This course uses a learning-by-doing approach to cover all of the material. Each video was created to be viewed on its own. They are brief and concentrate on one or a few concepts to make them easier to understand and reference.
Since 2010, there has been a noticeable increase in the availability of consumer-level desktop 3D Printers that use the Fused Deposition Modeling - FDM 3D Printing technology. Nowadays, having a desktop 3D printer is expected in every university, makerspace, and community innovation centre. They are also becoming more widely available at very low prices, as low as USD 200. This course delves deeper into the FDM desktop 3D Printer topic. It discusses the technology background, how to use an FDM 3D Printer, how to use slicer software, design considerations for printing with an FDM 3D Printer, and key considerations for purchasing a desktop FDM 3D Printer.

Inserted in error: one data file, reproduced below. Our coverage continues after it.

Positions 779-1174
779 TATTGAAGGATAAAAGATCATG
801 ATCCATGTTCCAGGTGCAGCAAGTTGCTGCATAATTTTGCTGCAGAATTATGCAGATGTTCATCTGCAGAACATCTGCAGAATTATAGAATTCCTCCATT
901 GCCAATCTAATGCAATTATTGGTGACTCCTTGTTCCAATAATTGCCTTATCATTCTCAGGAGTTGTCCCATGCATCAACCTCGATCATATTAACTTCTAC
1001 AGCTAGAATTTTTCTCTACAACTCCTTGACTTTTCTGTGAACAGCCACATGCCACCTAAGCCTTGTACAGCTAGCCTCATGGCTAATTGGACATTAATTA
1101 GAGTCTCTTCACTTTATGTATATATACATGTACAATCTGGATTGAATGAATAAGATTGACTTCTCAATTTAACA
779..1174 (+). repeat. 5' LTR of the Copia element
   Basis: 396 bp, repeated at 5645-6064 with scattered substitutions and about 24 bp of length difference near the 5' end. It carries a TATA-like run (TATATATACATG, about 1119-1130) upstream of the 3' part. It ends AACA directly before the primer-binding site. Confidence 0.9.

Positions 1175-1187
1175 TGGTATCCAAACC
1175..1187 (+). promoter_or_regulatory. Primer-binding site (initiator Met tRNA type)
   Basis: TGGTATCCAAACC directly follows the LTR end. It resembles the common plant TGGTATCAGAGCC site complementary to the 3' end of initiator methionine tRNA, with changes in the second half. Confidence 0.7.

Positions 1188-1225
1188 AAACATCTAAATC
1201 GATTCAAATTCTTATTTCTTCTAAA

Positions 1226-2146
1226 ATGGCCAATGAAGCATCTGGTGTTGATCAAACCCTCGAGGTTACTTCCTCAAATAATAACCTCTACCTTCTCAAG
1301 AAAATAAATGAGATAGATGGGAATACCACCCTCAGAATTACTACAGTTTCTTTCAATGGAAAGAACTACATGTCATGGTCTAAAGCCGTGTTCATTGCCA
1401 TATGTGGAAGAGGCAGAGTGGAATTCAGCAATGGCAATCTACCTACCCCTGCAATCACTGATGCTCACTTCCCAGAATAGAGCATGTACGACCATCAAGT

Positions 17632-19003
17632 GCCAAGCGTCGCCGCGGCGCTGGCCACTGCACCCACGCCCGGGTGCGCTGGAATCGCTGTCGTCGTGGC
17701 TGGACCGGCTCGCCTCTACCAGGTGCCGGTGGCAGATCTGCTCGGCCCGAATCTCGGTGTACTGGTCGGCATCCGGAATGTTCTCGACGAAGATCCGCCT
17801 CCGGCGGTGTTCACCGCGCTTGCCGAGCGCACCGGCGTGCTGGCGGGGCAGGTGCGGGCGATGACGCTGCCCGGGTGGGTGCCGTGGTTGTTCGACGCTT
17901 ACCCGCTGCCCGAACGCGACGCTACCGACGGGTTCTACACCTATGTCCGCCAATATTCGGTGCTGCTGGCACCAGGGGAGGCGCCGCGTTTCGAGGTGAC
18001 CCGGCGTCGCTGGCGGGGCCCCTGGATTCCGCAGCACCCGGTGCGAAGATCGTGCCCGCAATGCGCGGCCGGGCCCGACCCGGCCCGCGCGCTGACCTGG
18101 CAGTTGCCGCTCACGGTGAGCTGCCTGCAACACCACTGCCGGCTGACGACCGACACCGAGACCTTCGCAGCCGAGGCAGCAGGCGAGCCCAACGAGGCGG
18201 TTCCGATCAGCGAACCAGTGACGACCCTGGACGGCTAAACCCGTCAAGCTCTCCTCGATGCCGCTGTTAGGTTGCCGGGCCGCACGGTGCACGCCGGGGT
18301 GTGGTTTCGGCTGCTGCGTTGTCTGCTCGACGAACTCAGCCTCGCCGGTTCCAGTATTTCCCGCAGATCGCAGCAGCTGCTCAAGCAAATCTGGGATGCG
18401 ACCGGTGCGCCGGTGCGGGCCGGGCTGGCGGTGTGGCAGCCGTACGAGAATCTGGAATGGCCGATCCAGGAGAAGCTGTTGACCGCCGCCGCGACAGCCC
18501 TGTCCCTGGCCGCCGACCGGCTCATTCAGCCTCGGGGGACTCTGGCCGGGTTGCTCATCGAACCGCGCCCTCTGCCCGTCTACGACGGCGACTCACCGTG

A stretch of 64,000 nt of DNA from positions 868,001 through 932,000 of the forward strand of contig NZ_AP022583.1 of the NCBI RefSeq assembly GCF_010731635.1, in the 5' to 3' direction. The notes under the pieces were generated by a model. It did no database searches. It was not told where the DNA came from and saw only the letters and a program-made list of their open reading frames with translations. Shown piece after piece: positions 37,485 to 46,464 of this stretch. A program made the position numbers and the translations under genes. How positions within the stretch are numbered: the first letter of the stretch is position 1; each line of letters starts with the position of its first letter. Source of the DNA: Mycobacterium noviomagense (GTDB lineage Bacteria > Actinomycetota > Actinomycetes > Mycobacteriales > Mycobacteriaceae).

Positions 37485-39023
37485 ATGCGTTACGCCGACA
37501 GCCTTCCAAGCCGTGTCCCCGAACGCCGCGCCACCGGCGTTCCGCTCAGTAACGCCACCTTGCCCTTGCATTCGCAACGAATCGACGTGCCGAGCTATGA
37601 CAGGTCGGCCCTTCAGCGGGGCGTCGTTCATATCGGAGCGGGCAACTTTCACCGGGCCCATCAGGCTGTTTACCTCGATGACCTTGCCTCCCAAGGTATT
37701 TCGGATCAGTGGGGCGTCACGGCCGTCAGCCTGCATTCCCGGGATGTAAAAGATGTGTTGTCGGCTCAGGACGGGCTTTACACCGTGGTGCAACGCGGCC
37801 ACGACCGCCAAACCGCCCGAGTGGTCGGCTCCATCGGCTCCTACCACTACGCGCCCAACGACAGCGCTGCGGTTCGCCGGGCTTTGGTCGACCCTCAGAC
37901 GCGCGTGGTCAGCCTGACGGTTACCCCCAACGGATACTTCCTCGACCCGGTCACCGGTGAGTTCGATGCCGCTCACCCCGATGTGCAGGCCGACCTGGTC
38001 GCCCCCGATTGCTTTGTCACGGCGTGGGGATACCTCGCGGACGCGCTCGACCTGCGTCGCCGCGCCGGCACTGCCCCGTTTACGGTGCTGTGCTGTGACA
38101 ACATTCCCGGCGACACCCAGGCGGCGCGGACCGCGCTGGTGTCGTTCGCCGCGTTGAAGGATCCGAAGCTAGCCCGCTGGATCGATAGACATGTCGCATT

In this course, you will learn :
- What is Fused Deposition Modeling (FDM) 3D Printing and its history
- The common parts of a desktop FDM 3D Printer
- The journey to 3D Print a part from CAD to 3D printing
- The major settings for a 3D model from a CAD software for 3D Printing
- How to use the Ultimaker Cura slicer software to generate the G-code
- How to export the G-code from the slider to the 3D Printer
- How to extract the 3D print from the 3D Printer
- The common post-printing processes
- The major design considerations for printing with FDM
- The major considerations for purchasing a desktop FDM 3D Printer